The European Geosciences Union has predicted that by 2035, our planet’s temperature will have increased by almost 4 degrees Fahrenheit, causing coastal flooding, heat waves, and extreme weather.
According to scientists, 2035 is the year of no return. If serious changes are not made quickly, after 2035, we can no longer mitigate anthropogenic effects of climate change.
But I’m not going to sugar coat it, if we want to mitigate these changes, it’s going to be really fucking hard.
Just like with pollution, the countries that will suffer first are often the ones least responsible
. Rich countries that emit the most carbon and pollution will be able to sustain themselves longer than poor countries who are already running out of water
, and are literally burning up.
Source: Mesfin M. Mekonnen and Arjen Y. Hoekstra | New York Times | 2016
My point is, even if we as Americans aren’t immediately feeling these effects, other countries are. These are the people that need our help the most, so please consider than next time you forget to bring your own mug and “need” to use a single-use cup. Every little action adds up.
“If governments don’t act decisively by 2035 to fight climate change, humanity could cross a point of no return after which limiting global warming below 2°C in 2100 will be unlikely, according to a new study by scientists in the UK and the Netherlands. The research also shows the deadline to limit warming to 1.5°C has already passed, unless radical climate action is taken.”
We have to reverse over 100 years of infrastructure, corporate greed, and caustic policies. This is no longer something we should do, or something we will start soon.
We need to start yesterday.
Image Source: Paul Gouders | Getty Images
Why so serious?
Why do we only have about 15 years? Well, we had a century, we just ignored the signs the environment was waving in our face. This began over a century ago with the creation of the steam engine, a mechanism requiring coal burning, which spawned the entire Industrial Revolution.
During the Industrial Revolution, propaganda actually glorified images that we would shudder at today.
This is a poster says: “Smoke from the chimneys is the breath of the Soviet Union.”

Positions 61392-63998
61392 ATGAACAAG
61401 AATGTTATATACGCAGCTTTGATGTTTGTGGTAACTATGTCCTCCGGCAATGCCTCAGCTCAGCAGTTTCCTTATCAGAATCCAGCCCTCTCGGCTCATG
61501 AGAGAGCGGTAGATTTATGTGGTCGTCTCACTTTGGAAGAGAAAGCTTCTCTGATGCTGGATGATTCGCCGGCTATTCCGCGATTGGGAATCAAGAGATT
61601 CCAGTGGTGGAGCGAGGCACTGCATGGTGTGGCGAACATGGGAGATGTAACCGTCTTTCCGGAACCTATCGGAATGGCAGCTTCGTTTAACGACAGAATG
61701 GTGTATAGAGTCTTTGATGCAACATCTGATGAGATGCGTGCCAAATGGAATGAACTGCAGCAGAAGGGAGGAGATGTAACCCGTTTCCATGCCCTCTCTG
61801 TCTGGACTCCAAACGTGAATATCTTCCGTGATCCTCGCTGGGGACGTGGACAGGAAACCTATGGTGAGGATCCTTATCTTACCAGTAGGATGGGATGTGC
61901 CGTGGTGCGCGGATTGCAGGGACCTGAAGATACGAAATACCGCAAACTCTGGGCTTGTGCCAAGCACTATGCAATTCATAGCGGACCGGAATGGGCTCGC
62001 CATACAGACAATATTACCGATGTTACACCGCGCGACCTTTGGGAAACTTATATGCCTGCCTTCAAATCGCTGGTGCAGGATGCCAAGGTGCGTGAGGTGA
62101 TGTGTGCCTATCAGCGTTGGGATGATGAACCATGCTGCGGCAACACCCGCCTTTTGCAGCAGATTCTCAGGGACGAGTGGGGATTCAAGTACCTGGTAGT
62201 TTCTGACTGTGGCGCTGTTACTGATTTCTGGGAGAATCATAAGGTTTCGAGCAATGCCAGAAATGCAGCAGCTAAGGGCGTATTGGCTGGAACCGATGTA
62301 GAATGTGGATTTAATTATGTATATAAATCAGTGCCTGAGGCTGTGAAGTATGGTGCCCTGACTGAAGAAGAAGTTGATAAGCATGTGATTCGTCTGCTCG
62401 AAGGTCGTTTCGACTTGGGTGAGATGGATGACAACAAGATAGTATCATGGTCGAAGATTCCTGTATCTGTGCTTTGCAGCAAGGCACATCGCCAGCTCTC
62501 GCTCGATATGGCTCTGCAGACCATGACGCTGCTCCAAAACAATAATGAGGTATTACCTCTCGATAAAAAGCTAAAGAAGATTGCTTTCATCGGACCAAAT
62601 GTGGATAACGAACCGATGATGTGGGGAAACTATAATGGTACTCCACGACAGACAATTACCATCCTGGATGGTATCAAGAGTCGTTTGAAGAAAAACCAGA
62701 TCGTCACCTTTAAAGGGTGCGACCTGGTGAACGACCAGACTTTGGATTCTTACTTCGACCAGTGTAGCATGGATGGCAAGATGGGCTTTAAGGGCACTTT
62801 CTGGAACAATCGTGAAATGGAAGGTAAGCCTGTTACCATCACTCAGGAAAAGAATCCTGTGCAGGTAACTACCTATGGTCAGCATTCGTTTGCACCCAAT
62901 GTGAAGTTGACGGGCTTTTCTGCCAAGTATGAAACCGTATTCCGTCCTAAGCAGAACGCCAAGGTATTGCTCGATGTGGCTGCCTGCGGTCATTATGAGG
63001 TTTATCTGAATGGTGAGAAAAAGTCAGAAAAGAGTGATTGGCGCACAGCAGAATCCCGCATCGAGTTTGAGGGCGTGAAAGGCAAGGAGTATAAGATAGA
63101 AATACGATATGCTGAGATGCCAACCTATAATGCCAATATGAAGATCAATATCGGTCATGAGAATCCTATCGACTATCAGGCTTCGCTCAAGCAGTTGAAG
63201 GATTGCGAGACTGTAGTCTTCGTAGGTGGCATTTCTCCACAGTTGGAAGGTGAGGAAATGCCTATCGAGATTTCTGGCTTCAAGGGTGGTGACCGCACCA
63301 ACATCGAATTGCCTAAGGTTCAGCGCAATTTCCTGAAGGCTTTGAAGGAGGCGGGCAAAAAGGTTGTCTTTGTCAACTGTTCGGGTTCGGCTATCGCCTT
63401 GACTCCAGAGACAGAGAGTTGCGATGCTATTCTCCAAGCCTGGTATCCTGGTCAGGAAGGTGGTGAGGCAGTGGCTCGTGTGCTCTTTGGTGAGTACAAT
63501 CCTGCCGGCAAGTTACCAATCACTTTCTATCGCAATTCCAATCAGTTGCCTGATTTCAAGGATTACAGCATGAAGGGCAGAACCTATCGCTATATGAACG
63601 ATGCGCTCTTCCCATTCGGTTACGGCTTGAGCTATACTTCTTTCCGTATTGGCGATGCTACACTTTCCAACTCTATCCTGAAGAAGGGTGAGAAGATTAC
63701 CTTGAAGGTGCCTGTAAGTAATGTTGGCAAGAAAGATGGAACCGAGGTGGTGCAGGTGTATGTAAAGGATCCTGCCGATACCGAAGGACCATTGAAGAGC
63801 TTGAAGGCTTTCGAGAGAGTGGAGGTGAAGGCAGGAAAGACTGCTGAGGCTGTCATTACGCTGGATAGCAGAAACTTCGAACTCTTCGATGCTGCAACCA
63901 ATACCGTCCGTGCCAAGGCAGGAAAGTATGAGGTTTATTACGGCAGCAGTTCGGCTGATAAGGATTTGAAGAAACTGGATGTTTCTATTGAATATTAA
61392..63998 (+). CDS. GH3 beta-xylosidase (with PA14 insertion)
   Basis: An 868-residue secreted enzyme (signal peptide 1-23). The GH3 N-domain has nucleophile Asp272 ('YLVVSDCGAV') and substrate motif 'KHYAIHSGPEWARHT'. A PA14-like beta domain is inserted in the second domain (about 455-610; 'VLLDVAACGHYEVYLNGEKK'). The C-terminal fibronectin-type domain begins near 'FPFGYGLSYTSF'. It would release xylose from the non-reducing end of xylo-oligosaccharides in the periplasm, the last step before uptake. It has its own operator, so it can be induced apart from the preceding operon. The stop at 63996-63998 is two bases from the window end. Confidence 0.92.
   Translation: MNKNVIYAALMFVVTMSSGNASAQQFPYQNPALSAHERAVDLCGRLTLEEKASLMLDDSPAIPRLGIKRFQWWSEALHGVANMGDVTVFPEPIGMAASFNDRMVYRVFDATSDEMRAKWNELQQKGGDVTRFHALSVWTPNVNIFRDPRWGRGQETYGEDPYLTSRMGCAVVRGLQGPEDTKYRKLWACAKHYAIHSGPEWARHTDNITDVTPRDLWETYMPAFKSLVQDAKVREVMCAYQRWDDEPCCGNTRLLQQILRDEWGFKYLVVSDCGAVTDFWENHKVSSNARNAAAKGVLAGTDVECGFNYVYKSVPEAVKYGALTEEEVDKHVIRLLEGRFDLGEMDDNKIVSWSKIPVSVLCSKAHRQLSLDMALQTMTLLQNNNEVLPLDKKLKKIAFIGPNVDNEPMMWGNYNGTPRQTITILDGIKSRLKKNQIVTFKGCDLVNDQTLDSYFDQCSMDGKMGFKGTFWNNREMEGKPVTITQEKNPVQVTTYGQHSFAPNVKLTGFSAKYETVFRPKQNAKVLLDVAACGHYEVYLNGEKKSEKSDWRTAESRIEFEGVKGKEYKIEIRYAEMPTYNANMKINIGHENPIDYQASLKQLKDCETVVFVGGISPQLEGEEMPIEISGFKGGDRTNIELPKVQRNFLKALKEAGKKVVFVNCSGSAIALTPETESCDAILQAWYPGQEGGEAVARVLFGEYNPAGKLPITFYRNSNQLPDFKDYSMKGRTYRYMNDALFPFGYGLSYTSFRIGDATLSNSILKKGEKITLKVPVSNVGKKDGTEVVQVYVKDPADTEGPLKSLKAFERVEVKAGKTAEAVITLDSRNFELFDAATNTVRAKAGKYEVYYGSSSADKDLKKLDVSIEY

When I see smoke stacks, I think of, well, death. However, during the Industrial Revolution, smoke stacks were symbols of progress, especially in Russia.
It’s so important to understand the history of our fossil fuel consumption, not only so we can learn the technology, but we get to see the trends in corporate greed that influenced politics, and therefore law. I’d love to write about it, honestly, I would, But Josh Green does a much better job explaining it:
Armed with this knowledge, we can now see that this battle is not going to be an easy one. It’s not just about switching to reusable water bottles and bringing our own cotton bags to the grocery store. Our fossil fuel habits are engrained in us and in our society. We have to destroy the system from the inside by no longer contributing it.
Switching to electric cars isn’t that helpful either. Electricity still comes from a grid that burns coal for energy. This is extremely hazardous to our environment. Even when carbon capture units are implemented, noxious particles are still escaping into our atmosphere:
So what can you do?
have stated that in 15 years, if our trends continue, we changes to our climate will have been exacerbated beyond the point of mitigation.
Beyond practicing our a zero waste lifestyle to the best of our ability, we have to raise our voices. We need to lobby against corrupt policies and corrupt organizations that hold the purse strings of American politics.
I know, I’m not happy about it either, but I’m less happy about watching my fellow humans and animal friends suffer.
If you haven’t signed up to join 350.org
, this is a good place to start.
This organization helps rally together like-minded people to keep them informed about causes, events, and protests both locally and globally. Click Here
to join the movement to end our reliance on fossil fuels.
Now get out there and make some changes!
Featured image by Parabol Studio via Shutterstock.com.
Anna Yanushkevich, for the Russian to English poster translation.